Monday, December 21, 2015

Merry and Bright Wishes to You!



Just a quickie post to wish all of my blog readers a very Merry Christmas and Happy Holiday Season! Thank you for reading my posts this past year. I hope you've enjoyed reading them as much as I've enjoyed writing them. I especially appreciate those of you who've left such thoughtful comments. I try to respond to each of them...my apologies if I've missed any.

I hope your New Year is filled with happiness and many successes at the easel!

Many thanks,
Barbara

Monday, December 14, 2015

Compliments of John Pototschnik

I had the honor of being featured in an interview by the wonderful John Pototschnik on his blog. John has an amazing blog that contains interviews with a variety of wonderful artists, as well as interesting observations he's written about historical artists, plus his own incredible paintings. If you're not familiar with his blog, it's a good one to keep up with! (http://www.pototschnik.com/blog/)

In this article, he had me answer some pretty thorough questions. He warned me that he doesn't ask the typical interview questions, and he was right! If you have a moment, I hope you'll enjoy reading it!...

http://www.pototschnik.com/barbara-courtney-jaenicke-interview/

Monday, November 30, 2015

Making Your Mark

Detail from Chattahoochee Snow, oil

Those reading this who have taken a workshop from me know that I make a big deal about each and every mark you make on your painting. Even though I've been teaching this for awhile, I've come to realize even more so that the individual characteristics of your mark making are what eventually elevate you to a higher skill level.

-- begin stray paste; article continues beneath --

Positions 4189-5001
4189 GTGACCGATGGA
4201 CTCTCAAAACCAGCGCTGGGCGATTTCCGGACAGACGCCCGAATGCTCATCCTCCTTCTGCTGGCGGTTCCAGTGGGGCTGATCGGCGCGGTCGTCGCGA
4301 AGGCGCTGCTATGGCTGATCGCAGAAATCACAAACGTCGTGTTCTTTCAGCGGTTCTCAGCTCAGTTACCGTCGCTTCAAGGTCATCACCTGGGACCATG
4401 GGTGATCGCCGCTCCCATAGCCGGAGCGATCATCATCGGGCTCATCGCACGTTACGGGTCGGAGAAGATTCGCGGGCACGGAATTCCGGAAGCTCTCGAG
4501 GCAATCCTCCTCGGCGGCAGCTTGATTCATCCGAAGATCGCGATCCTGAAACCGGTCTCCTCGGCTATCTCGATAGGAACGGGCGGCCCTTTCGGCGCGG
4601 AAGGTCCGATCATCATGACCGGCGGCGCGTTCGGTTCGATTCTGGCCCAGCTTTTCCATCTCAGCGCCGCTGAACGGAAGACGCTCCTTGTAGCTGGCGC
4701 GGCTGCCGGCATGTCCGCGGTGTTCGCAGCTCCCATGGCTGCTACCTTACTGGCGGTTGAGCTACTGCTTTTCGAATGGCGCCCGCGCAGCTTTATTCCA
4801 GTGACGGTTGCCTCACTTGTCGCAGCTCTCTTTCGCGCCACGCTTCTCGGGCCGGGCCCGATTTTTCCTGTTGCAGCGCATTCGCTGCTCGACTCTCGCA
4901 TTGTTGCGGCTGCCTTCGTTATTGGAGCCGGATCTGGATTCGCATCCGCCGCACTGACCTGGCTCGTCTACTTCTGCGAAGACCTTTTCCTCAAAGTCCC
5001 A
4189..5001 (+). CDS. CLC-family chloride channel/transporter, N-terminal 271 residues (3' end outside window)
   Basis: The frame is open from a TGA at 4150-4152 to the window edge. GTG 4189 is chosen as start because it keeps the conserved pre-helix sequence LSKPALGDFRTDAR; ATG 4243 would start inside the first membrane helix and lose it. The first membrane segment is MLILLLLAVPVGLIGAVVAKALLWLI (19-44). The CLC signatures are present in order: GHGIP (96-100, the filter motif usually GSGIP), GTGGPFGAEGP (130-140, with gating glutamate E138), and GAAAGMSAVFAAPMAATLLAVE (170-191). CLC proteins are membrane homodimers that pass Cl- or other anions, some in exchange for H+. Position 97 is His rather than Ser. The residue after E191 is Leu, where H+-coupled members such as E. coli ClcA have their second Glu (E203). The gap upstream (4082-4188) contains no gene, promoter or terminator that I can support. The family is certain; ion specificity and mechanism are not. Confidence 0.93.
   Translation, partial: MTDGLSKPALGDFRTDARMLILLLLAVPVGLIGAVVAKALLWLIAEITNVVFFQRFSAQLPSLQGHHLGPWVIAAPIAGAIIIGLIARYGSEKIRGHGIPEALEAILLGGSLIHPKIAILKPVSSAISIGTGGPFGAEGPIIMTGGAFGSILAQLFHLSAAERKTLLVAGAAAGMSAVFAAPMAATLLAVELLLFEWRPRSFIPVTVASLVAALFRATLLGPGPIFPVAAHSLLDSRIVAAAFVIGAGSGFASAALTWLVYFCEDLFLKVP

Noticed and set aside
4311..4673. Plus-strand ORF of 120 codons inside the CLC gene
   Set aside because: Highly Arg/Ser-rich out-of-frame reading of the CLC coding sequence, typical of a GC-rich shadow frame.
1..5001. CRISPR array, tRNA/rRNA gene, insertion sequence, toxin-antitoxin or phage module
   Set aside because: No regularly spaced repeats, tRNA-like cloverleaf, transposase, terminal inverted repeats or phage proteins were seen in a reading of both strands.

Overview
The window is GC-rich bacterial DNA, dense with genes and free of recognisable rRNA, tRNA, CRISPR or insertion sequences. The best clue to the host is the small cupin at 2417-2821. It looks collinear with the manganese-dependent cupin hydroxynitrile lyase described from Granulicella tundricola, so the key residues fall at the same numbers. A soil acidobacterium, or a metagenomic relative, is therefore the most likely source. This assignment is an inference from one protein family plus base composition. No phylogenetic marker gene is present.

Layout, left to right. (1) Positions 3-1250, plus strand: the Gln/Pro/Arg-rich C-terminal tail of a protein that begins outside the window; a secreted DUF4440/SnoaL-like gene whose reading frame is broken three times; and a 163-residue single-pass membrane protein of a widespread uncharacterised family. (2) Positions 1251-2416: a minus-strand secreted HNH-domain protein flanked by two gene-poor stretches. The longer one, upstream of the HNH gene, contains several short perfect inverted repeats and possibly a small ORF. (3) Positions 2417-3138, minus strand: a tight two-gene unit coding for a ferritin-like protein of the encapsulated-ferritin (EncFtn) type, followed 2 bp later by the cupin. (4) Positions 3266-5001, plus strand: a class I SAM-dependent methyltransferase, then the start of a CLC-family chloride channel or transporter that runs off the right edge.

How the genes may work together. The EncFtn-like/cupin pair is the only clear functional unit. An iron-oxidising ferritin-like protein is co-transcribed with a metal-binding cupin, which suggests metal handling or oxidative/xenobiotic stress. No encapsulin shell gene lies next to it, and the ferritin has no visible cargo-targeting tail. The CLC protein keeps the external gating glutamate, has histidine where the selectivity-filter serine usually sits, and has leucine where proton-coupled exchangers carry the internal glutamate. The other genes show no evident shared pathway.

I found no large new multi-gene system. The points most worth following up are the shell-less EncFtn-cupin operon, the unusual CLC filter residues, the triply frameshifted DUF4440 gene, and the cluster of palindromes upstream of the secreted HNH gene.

Detail of a limited stroke pastel demo.

Truthfully, until fairly recently, I was never all that impressed when artists (often even my favorites) posted zoomed in detail images of their work...typically oil painting brushwork, but also pastel work.

As I've continued to teach mark-making exercises to students, I find that I realize even more so the importance of allowing our medium of choice to do what it does, and to not always try to overly render it to replicate the subject matter. I find myself telling students, "let paint do what paint DOES."

For example, when you see images used to advertise pastels, you usually see a fresh, clean, "unfussed with" swipe of a pastel that clearly shows the characteristically soft, buttery stroke that a soft pastel makes. It doesn't try to completely cover up the underlying surface, but allows the surface to show through, with the mark and substrate working together as a little piece of artwork. Or you'll see a brushstroke of paint coming from a loaded brush that allows the paint to be thin in some places and thick in others...all in that one stroke that was cleanly applied and left alone. With either medium, it's the imperfections of the paint/pastel application that often enhance the artwork. This is of course more so in impressionist work.

But while we work hard to control our medium of choice, the really hard part is learning what NOT to control so that our medium can be free to show off its unique characteristics to which we as artists are attracted in the first place. Areas of a painting that I first thought I goofed when applying a wayward stroke, if left alone, have often become my favorite part of the painting.

Sometimes purposefully applied marks on a painting are referred to as calligraphy when they have a clean, poetic quality to them. And just like learning good penmanship as a child, it takes years of practice to learn the nuances of applying your own characteristic marks to your work....

- How to hold your brush, pastel, pen, pencil, palette knife etc.